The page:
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Pete Davidson’s Best ‘SNL’ Sketches: Watch ‘Chad,’ ‘Rap Roundtable’ and More

SATURDAY NIGHT LIVE -- “Jerodd Carmichael,
Rosalind O'Connor/NBC

With the news that Pete Davidson is leaving “Saturday Night Live,” the show is losing one of its buzziest stars ever. Starting his tenure on the show as an unassuming, slouchy young comedian in 2014, Davidson quickly became one of the biggest standups in the world, a tabloid fixture and a movie star, toplining a Judd Apatow vehicle and a forthcoming semi-autobiographical TV show. Although Davidson was always most comfortable doing standup on the show, he had his share of wacky characters, memorable pre-taped segments and “Weekend Update” segments that elevated him into a true team player. Watch some of Davidson’s best sketches below:

“Chad”

“Is he even acting?” is a frequent question about one of Davidson’s most indelible personas, the scruffy, monosyllabic Chad. From Chad’s debut appearance as Julia Louis-Dreyfus’ pool boy to the Mars colonist who volunteers to save Elon Musk’s SpaceX habitat (spoiler: he doesn’t make it), this character effectively channeled Davidson’s extremely laid-back personality in just about any setting the writers came up with.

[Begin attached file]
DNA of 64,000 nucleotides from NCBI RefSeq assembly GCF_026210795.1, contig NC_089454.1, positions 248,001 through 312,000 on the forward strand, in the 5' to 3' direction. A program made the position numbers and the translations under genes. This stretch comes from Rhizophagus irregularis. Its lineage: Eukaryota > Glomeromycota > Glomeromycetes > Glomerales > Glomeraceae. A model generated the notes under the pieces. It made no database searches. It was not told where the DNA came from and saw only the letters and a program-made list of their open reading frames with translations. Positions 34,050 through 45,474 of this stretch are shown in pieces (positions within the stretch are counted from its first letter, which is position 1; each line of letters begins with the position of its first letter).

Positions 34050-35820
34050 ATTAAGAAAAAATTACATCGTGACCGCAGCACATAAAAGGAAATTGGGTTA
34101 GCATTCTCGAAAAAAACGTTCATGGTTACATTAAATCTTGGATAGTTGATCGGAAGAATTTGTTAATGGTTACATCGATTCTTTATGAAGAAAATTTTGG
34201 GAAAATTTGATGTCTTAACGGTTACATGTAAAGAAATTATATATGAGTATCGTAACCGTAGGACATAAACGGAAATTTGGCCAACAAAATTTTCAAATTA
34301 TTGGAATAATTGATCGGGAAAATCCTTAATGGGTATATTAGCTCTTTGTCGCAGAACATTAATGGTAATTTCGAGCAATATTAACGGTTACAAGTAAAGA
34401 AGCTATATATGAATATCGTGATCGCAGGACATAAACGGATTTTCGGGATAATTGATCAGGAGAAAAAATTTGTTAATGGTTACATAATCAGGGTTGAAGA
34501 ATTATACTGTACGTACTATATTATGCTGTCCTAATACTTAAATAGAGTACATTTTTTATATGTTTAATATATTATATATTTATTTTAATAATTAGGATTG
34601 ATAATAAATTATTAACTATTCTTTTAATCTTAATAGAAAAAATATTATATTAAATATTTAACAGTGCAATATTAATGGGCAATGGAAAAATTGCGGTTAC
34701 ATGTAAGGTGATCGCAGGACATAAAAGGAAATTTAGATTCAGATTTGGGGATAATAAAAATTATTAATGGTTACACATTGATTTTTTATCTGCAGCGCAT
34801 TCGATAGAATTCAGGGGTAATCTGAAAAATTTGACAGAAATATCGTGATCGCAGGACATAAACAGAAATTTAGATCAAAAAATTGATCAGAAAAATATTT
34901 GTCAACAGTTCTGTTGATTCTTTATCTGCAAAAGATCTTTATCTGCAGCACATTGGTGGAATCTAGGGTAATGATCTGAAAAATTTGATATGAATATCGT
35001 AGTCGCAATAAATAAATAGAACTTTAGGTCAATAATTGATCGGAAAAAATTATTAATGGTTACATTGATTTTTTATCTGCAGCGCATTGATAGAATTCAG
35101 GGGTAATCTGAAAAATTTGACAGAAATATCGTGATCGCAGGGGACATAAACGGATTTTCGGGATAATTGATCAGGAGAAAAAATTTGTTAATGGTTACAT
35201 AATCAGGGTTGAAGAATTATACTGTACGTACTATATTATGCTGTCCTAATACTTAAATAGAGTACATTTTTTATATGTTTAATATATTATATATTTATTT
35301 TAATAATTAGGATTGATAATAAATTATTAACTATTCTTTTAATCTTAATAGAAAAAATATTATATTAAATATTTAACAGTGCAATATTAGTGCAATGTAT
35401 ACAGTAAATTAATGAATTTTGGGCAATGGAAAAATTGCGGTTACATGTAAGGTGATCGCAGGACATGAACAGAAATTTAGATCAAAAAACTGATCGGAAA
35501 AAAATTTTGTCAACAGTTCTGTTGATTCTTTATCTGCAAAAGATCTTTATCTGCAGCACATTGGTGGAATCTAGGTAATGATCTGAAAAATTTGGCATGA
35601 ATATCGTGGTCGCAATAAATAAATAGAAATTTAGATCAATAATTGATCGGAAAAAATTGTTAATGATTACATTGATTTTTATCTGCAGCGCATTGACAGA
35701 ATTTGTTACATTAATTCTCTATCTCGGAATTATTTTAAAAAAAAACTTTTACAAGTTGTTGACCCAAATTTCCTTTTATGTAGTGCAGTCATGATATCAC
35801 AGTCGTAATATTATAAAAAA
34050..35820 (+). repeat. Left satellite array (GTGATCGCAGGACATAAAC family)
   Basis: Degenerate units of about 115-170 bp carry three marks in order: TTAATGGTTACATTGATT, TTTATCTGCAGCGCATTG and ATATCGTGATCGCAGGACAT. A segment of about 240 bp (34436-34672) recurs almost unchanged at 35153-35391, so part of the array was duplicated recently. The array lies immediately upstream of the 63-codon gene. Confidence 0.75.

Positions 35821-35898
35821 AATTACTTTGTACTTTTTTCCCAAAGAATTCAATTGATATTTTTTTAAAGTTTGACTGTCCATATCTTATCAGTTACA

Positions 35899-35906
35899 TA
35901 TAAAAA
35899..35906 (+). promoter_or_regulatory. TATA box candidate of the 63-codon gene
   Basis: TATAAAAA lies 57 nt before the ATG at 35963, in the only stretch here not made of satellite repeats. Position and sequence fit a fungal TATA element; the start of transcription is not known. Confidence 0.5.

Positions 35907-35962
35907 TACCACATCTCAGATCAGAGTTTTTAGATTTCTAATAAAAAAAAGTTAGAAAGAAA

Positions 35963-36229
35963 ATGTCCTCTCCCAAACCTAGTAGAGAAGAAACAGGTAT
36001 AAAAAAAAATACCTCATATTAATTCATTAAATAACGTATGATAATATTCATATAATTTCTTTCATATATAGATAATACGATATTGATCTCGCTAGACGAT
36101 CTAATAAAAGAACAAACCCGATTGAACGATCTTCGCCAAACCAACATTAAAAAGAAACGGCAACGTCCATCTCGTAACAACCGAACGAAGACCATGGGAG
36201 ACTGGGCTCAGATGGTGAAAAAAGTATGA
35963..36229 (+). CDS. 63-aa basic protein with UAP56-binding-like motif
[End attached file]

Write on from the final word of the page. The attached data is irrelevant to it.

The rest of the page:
“Rap Roundtable”

Davidson embodied a SoundCloud rapper named Guaplord all too well alongside host Timothée Chalamet in this December 2020 sketch. Exclaiming adlibs like “yeet” and “skrrt” between almost every (incomprehensible) word, Davidson and Chalamet compliment Questlove on his “Yo Gabba Gabba” appearance 10 years ago and try to explain how they got into the rap game. They then perform their hit song “Yeet,” with Davidson singing “You never loved me mom/ But I needed you, woah.” Chalamet hilariously covers his face to keep from laughing, and Questlove comes over to literally slap some sense into them.

“Short-Ass Movies”

One of Davidson’s final appearances was a rap video with Gunna, Chris Redd and Dirt Nasty (aka Simon Rex) about the eternal struggle of finding something to watch Netflix. Although the crew can see the merit in long movies, they are less likely to pee their pants or fall asleep if the film stays at the 90-minute mark. Ergo, the “Ernest” series is better than “Heat” or “Amadeus.” It’s just math!

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